Do you want to manage like Google? One of the world’s largest Internet companies doesn’t leave proper management to chance, and neither should you. A recent piece in the Harvard Business Review discussed how Google got its analytics-obsessed team to fully embrace the “soft” science of people management.
After a quick experiment with a flat management structure in 2002, Google realized managers actually do matter. But their bigger question was just what made a good manager, so they put their People Operations unit on the job.
Called “Project Oxygen,” this long-ranging study looked at the best managers in Google’s hierarchy, survey results from Google employees, exit interviews, semi-annual reviews and outside data points to get the answers they needed.
What did they find? Not only do managers matter, but also there are certain specific attributes that make up the ideal manager. These attributes might at first seem all over the map, but viewed from a higher level, they have something in common. This commonality unsurprisingly syncs up with the idea of proper talent alignment, ensuring your best people understand and are motivated by goals.
Google’s Top Eight
Before diving into this common thread, let’s first look at the attributes Google found the best managers possess:
Is a good coach
Empowers the team and does not micromanage
Expresses interest in and concern for team members’ success and personal well-being
Is productive and results-oriented
Is a good communicator—listens and shares information
Helps with career development
Has a clear vision and strategy for the team
Has key technical skills that help him or her advise the team
Google took the traditional common sense approach to management, codified it, and used it to find data points. These data points were then used to help managers improve their skills, so their people were always working toward the correct goals.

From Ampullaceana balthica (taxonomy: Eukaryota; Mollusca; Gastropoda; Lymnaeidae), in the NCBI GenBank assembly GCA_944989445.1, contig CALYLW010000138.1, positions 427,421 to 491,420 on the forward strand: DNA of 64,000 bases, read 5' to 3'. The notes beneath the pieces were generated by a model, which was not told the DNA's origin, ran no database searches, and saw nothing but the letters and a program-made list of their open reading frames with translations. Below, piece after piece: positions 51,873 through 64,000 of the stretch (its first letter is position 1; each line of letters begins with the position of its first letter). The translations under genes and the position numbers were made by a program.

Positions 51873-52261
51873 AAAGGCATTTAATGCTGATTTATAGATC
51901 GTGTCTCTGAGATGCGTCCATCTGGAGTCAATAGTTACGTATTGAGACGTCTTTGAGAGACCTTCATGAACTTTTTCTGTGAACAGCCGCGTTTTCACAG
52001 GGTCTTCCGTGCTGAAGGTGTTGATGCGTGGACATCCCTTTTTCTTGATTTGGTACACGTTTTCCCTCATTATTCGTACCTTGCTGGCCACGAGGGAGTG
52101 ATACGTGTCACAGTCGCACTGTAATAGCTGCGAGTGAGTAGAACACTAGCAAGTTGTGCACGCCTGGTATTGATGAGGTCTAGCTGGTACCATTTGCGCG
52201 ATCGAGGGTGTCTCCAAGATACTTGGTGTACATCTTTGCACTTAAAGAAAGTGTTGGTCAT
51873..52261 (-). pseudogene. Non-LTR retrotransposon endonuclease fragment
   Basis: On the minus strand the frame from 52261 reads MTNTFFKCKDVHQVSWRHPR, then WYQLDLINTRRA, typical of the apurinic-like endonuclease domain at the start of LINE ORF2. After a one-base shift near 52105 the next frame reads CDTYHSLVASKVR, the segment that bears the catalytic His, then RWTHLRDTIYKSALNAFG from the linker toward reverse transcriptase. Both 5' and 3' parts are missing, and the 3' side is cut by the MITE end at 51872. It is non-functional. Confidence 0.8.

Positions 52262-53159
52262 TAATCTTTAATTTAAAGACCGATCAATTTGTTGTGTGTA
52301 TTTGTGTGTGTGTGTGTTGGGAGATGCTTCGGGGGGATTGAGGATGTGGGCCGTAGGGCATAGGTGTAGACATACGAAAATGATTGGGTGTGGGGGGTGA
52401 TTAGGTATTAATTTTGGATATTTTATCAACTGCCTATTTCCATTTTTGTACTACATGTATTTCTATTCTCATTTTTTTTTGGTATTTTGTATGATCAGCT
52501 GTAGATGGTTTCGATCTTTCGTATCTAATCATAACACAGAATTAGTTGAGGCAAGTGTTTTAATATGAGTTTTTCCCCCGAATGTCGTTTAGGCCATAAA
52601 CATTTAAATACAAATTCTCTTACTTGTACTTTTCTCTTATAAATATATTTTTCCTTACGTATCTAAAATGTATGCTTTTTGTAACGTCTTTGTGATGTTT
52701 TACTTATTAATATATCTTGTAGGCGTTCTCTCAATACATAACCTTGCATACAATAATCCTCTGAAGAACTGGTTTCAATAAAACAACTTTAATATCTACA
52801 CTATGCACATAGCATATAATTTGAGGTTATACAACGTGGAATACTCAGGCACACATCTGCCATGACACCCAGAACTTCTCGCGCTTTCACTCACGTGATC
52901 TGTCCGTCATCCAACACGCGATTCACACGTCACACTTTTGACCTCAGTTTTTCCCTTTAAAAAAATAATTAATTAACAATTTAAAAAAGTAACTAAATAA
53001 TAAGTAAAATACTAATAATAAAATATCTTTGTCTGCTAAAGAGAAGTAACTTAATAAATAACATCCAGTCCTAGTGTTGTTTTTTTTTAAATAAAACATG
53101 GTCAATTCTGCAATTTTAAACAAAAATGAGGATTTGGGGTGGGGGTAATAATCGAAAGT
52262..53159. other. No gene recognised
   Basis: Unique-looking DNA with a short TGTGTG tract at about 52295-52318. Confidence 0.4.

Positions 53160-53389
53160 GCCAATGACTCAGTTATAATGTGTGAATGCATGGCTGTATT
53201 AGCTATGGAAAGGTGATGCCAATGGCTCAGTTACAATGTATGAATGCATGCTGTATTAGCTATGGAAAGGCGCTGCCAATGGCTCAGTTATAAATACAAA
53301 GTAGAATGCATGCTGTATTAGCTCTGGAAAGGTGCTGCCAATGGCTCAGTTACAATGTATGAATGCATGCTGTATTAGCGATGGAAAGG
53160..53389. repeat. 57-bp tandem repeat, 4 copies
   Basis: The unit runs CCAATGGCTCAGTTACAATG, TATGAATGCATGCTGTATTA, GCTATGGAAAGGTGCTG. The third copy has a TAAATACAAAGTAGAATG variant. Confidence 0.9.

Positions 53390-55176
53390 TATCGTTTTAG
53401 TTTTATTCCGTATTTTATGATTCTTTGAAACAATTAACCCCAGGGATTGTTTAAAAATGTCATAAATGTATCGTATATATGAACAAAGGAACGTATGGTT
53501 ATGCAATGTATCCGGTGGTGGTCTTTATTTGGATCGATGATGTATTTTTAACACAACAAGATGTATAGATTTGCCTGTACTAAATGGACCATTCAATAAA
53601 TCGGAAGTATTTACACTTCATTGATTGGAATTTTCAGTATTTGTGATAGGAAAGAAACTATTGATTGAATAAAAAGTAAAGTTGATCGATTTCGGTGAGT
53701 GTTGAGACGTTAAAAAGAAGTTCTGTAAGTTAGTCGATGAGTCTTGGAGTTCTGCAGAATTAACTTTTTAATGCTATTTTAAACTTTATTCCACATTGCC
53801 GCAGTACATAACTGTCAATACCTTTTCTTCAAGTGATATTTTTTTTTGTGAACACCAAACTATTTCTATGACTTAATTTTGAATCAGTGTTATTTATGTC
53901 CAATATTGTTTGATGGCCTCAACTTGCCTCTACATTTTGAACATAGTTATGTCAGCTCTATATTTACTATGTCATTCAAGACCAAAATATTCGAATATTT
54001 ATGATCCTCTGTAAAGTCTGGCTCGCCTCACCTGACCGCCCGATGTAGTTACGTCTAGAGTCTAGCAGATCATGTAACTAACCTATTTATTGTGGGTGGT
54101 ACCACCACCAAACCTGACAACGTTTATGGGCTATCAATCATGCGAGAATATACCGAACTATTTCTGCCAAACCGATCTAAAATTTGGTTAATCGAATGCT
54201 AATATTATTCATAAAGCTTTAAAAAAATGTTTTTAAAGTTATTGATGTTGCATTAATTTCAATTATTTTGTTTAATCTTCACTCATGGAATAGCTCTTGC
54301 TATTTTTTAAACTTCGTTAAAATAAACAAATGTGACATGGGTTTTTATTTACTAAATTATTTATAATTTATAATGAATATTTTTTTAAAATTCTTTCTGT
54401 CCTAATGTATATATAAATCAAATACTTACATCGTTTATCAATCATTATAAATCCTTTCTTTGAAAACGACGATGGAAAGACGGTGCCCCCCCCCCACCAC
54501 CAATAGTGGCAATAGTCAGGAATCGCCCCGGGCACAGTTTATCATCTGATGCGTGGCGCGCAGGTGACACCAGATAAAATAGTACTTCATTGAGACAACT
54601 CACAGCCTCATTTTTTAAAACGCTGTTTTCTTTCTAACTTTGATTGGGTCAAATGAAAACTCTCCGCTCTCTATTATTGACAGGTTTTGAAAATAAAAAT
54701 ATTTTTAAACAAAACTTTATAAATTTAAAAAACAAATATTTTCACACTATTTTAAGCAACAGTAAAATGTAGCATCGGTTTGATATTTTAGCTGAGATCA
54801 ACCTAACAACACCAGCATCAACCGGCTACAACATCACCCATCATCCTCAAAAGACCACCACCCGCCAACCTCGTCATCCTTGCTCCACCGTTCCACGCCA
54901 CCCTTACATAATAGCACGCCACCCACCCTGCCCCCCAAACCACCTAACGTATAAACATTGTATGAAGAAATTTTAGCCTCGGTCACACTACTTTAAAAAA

The Key? Transparency
What Googleists wanted from management was transparency, the corporate antithesis of feared bureaucracy. Employees don’t want to look up at endless hierarchies in your company; they want to look up and see goals so they can understand why their work matters.
Employees want insight into corporate processes, they want greater accountability, and they want to easily understand company goals. Negative management traits -- like micromanaging -- stem from a lack of corporate transparency. Since managers can’t easily see and understand their team’s workflow, they overcompensate by peering over employees’ shoulders. By instead encouraging proper talent alignment and transparency on a wider organizational level, managers are empowered to give their teams the guidance and autonomy they crave.
Talent Alignment Through Accountability
Once Project Oxygen identified the top attributes of great managers, the next step was to put this data into action. Google’s managers began receiving reports about how they ranked in each of the eight management verticals, helping them focus on the areas in which they needed work. An analytical approach is not only good for the data-obsessed techies at Google, but also can be applied to your company.
Since you can “see” the progress of your best people using talent alignment platforms, you can empower them to take ownership of their work and goals. This is the data-driven approach taken by Google, and it’s really gotten their employees on board with managers, while helping managers improve their performance.
Talent alignment works in a similar way, making sure everyone is on the same page. With transparency throughout the company and proper goal alignment, it’s easy to keep your team aligned and avoid goal decomposition. Plus, by encouraging employees to track their own progress, you can ensure your team takes ownership of their work.
This greater accountability can also help managers know where to focus their efforts. For example, managers might need to play to the strengths of a superstar employee, while providing guidance for another team member falling short. Talent alignment means managers can hone their skills, address specific issues, and guide their team toward the finish line.
If you want to manage like Google, you need to take a more analytical approach to your management process. This means not only focusing on developing the best management attributes, but also increasing transparency so your team is always headed in the right direction.
Brian Campbell is the Chief Revenue Officer of ClearCompany, the first talent alignment platform that bridges the gap between talent management and business strategy by contextualizing employees’ work around a company’s vision and goals. You can connect with him and the ClearCompany team on Facebook, LinkedIn, and Twitter.